Through Mint, users pick and choose which accounts to add to the dashboard, and the platform syncs transaction data as money is earned and then spent. Mint users can categorize any transaction under the program’s preset list of purchase types or by creating unique categories of their own. The more detailed users are in categorizing money movement, the better the budgeting tool works. Mint allows each user to create unique budgets for an endless number of categories, all which are easily changed as financial habits or obligations shift over time. One of the best parts of Mint is the alerts and advice that come with the software – if you’ve overspent in one category or failed to save toward an established goal, fret not. Mint will let you know.

In addition to intuitive budgeting and categorization, Mint offers a robust set of features to its users. Access to a free credit score every few months helps users stay on top of changes, and investment tracking highlights performance and growth over time. Additionally, Mint offers helpful tips and opportunities to save money as users continue to utilize the software. For instance, if your credit card has recently assessed a finance charge, Mint may offer a suggestion for a lower-interest-rate card or balance transfer offer from one of its partners.

And in case you missed it, Mint.com is free. Users do experience a relatively heavy ad presence throughout the site, but focusing on the tools available make that only a slight annoyance. The combination of these features and the ability to track money movement against designed budgets makes Mint.com one of the strongest online software applications for personal financial management.

YNAB

You Need a Budget (YNAB) comes in as a close second to Mint for online budget software options. Created in 2004, YNAB is an online budget software based on four foundational rules:

  • Give every dollar a job – categorize where money is spent and how much
  • Know your true expenses – incorporate quarterly, semi-annual and annual payments into a monthly budget
  • Be flexible – establish overspending “buckets”
  • Break the paycheck-to-paycheck cycle – pay bills as they come in and work toward living off money earned last month

YNAB offers users a different experience than Mint based on its underlying principals, but the software platform works in a similar manner. Users of the online budget software simply sign up through the website and are immediately given access to both the desktop and mobile applications. Thousands of financial institutions can be synced with the YNAB software, from checking accounts to credit cards, making the task of budgeting far easier. YNAB updates regularly, so users have the flexibility to check progress in terms of sticking with a budget anywhere, at any time.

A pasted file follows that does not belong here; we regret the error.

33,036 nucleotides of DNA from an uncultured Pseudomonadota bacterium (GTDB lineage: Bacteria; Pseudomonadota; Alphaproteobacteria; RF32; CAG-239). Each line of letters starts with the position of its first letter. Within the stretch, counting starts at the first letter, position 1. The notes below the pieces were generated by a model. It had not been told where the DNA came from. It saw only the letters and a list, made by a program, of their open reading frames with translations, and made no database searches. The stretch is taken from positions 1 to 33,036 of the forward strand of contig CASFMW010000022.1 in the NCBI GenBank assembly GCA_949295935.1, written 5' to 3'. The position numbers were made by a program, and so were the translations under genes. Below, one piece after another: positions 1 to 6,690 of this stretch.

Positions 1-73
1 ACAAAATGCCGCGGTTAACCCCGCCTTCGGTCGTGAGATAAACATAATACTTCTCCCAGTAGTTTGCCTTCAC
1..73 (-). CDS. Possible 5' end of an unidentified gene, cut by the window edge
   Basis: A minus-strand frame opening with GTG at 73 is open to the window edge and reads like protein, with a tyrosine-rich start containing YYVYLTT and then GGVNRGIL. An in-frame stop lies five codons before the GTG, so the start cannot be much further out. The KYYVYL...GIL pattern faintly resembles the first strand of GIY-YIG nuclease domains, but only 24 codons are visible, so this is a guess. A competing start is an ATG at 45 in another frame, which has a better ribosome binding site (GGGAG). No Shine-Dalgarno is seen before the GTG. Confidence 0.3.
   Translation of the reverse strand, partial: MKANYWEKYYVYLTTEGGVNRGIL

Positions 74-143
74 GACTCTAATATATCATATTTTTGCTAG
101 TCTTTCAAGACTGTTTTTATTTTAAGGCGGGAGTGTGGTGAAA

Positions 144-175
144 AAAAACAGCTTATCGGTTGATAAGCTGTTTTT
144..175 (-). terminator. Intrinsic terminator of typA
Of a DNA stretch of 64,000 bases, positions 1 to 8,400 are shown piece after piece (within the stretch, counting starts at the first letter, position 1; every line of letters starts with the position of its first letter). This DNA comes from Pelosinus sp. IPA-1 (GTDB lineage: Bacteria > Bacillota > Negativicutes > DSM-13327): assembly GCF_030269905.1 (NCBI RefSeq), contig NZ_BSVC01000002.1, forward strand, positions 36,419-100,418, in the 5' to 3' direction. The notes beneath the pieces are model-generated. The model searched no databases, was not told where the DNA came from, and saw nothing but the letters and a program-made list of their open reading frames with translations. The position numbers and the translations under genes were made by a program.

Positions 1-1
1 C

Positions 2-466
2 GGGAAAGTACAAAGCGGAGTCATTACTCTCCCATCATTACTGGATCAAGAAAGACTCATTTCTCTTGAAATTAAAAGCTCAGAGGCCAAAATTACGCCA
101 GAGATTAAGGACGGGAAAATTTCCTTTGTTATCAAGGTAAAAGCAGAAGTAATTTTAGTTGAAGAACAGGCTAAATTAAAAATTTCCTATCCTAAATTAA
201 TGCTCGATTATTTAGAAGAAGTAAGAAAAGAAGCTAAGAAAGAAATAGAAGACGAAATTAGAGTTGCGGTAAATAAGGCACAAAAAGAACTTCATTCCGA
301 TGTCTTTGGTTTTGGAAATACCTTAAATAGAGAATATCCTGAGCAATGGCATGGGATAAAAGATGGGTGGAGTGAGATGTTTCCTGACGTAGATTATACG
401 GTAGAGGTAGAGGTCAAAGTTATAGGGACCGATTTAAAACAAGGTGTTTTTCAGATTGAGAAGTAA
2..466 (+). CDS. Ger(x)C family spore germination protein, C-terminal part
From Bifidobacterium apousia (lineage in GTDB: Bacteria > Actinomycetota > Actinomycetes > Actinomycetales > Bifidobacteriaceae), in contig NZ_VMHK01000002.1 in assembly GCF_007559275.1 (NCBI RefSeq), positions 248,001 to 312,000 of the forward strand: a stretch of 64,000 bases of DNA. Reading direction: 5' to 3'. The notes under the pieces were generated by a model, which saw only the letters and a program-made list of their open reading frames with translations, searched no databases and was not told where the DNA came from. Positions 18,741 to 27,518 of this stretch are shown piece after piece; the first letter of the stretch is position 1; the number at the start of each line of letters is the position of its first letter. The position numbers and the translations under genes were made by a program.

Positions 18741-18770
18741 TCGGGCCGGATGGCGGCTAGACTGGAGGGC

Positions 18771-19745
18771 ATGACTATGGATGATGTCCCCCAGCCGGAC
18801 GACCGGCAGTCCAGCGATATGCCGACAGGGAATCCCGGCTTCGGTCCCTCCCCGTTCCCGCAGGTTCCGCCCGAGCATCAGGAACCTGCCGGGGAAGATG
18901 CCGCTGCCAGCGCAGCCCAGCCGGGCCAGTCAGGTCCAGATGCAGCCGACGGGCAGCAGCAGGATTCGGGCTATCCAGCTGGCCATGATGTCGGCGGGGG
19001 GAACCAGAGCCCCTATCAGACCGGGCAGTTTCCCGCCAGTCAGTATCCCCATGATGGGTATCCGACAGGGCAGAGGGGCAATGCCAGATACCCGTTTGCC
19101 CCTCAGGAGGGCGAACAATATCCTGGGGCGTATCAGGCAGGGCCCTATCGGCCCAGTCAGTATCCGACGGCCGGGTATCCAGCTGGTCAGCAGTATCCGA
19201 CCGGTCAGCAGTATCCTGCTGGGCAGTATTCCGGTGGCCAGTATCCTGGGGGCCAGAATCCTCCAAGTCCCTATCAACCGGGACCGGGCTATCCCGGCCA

One clear difference between YNAB and Mint is the cost. While enrolled students can utilize the power of YNAB at no cost for one year, all other users are assessed a fee for access. The monthly option is billed at $5 while paying in full for the year equates to a $50 charge. Part of the justification for the cost of YNAB can be linked to its educational resources provided to users. Classes on budgeting and money management are made available, offering expert advice and tips on how to effectively utilize not only the software but create new habits as well. YNAB also maintains a blog which goes into depth on budgeting topics in a lighthearted but educational way. Through the site, users also have access to a number of guides focused on debt management, prioritizing financial goals, and aging your money. Individuals looking for a more hands-on approach as it relates to budgeting may consider YNAB a better choice than Mint.

Level Money

Touted as a financial GPS, Level Money is another online budget software meant to lend a digital hand when it comes to spending. Unlike Mint and YNAB that focus on the basic principals of budgeting – establishing category limits for spending and sticking to it – Level Money replaces a user’s bank account balance with a spendable amount each month. Users sync bank accounts and credit cards like they would in Mint or YNAB, but Level Money focuses more on how much one has to spend based on bills and savings goals input into the software.

Level Money provides users the opportunity to establish simplistic trackers for a wide variety of spending habits, like dining out, ride shares (Uber, Lyft or cab service), travel and gas. These trackers work to inform users of ongoing spending habits on either a month-to-month or annual basis. In addition, Level Money offers intuitive predictions as it relates to bank account balances and upcoming bills to make it easier to maintain control over spending. Like Mint, Level Money is available via desktop and mobile at no cost.

Budgeting is one of the critical components of sound financial management, but without outside help, the task often becomes a chore. Utilizing one of the online budget software options listed here can help take the pain out of budgeting, no matter your goals or spending habits, paving the way for a much better understanding of how your money works for you.